Should my warehouse be automated?
With the pandemic causing a swing away from the high street towards online, businesses looking to keep their operations viable during these challenging trading conditions are investing increasingly in an automated warehouse. Andrey Kazachkov, Head of Warehouse Automation at premier custom software development provider First Line Software, reveals what questions you need to ask before taking the plunge.
A couple of years ago this question might have been a little easier to answer when looking at today’s challenges and what the repercussions of a global health crisis has done to impact the supply chain around the world. But before we tackle the question of automating vs. a manually operated warehouse system, let’s understand some basics about Warehouse Management Systems (WMS) and some of the technologies required to make it work.
WMS – An Overview
A WMS usually begins as a software application that is specifically designed to optimise and support distribution centre and warehouse functionality. The software works in concert with hardware to execute the constant shifts in resources across planning, directing, staffing, and organising any kind of materials that move into, within, or are shipped out of a facility.
The not-too-distant past may have seen people with spreadsheets on clipboards manually checking off items as they move in and out of their purview. Today, technologies such as big data analytics, plug and play automation, mobile communications, sensors, wearables, IoT, and robotics have transformed warehouse management operations and systems for the better.
It’s possible that the movement of goods through a particular facility may seem to be working just fine with the employees and infrastructure that’s been there for some time.
However, almost every company that moves materials in, within, and out of a building has some degree of automation even if they don’t consider themselves as “automated”. The various ranges of warehouse automation fall along a spectrum from a 100% automatic facility to a manager who recently upgraded from their clipboard, spreadsheet, and pencil to an iPad. Let’s look at some key differences between a manual and automated facility.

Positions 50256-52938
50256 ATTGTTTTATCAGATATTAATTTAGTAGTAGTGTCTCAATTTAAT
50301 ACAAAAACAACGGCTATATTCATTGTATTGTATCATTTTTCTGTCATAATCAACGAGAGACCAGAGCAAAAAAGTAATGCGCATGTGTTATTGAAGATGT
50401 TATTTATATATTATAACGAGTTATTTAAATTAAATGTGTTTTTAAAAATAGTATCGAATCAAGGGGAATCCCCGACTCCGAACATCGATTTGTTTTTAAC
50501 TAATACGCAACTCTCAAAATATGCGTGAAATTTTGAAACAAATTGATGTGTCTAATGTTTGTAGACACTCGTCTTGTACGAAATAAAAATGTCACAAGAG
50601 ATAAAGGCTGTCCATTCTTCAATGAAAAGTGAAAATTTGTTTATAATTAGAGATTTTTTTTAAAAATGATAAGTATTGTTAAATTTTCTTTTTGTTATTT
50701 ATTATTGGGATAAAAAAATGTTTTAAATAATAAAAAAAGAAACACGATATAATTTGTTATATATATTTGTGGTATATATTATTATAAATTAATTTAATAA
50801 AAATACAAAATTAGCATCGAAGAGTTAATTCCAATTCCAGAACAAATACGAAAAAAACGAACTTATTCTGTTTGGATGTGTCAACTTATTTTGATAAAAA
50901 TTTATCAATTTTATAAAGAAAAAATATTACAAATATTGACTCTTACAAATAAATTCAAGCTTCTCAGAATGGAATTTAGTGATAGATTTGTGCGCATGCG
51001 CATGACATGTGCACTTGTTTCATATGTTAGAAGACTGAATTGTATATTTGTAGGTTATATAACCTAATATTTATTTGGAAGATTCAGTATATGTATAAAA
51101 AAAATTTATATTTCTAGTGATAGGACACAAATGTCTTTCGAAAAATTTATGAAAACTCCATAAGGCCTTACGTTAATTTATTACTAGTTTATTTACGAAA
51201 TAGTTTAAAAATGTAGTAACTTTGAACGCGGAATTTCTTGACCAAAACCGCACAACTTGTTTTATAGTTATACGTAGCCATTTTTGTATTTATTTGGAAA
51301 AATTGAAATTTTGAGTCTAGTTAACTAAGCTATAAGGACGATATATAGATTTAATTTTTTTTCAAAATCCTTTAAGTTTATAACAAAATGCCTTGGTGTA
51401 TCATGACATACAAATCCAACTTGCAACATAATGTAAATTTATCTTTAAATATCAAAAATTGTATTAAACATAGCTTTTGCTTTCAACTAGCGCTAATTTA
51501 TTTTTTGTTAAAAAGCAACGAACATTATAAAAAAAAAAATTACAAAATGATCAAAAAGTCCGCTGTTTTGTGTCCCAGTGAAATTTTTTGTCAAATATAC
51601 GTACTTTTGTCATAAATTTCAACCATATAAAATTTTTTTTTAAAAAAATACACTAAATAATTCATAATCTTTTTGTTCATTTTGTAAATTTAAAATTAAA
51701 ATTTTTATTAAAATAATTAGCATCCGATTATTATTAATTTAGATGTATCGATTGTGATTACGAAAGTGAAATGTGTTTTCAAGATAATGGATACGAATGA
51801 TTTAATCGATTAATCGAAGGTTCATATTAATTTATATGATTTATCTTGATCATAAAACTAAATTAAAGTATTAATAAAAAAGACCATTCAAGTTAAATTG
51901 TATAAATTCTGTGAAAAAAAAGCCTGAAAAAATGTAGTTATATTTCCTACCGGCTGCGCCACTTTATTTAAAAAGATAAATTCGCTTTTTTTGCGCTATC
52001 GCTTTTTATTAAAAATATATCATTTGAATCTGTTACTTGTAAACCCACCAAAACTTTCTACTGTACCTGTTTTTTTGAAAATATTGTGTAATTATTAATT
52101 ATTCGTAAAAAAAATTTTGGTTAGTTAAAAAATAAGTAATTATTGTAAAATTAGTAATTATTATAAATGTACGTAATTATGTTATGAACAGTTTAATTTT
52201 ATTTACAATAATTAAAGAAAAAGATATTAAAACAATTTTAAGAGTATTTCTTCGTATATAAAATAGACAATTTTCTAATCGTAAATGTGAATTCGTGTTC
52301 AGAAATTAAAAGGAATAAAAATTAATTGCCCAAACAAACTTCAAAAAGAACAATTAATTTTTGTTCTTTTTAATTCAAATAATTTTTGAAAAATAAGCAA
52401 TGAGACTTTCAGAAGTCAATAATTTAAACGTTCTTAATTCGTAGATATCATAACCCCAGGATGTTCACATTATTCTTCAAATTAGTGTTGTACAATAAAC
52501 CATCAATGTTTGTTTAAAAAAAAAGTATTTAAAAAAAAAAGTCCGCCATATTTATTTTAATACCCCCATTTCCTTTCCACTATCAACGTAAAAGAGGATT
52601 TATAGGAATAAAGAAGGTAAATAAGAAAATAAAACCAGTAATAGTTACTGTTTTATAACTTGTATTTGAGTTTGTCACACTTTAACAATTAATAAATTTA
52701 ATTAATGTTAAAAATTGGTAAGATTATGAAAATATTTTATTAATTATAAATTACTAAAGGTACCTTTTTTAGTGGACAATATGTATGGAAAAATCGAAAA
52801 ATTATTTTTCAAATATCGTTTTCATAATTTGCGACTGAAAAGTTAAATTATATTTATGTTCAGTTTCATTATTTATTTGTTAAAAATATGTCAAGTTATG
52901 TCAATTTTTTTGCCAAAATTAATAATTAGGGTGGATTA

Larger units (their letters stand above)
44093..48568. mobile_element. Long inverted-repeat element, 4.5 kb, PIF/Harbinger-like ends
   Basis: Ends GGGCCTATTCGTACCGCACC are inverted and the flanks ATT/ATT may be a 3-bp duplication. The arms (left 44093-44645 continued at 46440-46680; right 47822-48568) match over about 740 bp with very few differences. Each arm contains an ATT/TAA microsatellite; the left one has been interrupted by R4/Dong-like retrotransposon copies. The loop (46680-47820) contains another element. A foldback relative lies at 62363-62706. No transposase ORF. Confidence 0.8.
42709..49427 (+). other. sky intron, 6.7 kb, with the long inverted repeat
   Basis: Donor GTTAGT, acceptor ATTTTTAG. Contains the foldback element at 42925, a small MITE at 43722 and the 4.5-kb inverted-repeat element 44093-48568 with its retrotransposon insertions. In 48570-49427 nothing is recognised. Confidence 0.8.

Advantages of a manual warehouse with WMS integration:
- People can be more flexible in dynamic situations, provided they are highly skilled.
- People are easier to re-allocate and can be more versatile and interchangeable when modifying processes.
- Full automation requires standardisation; the configuration of a warehouse with human resources can be changed dynamically (from pallet to carton storage to unit storage, with the ease of resizing packages and storage containers).
- The business is saving on equipment costs in the moment.
- Overall scalability either up or down is easier.
Advantages of a fully automated warehouse:
- Performance, accuracy, and speed improve with no human error.
- A smaller warehouse footprint is achieved at an increased level of productivity (for example, the area can be reduced by as much as 80%, which can be important in the absence of space or the high cost of land). Automatic pallet warehouses are available as a rack-supported building or as a free-standing system within a building and can be built up to 150 feet high.
- Fewer people = easier and lower-cost human resource management.
- Fewer people = less contact with equipment, less injuries, and illnesses – particularly during a pandemic.
- Easier implementation of special conditions such as: oxygen-free storage, freezers, ultra-clean environments, etc.
Some challenges of automation:
- The selection of suppliers and planning is key. The optimal selection of a supplier is one that can supply both the software and hardware (conveyors, robots, cranes, etc.).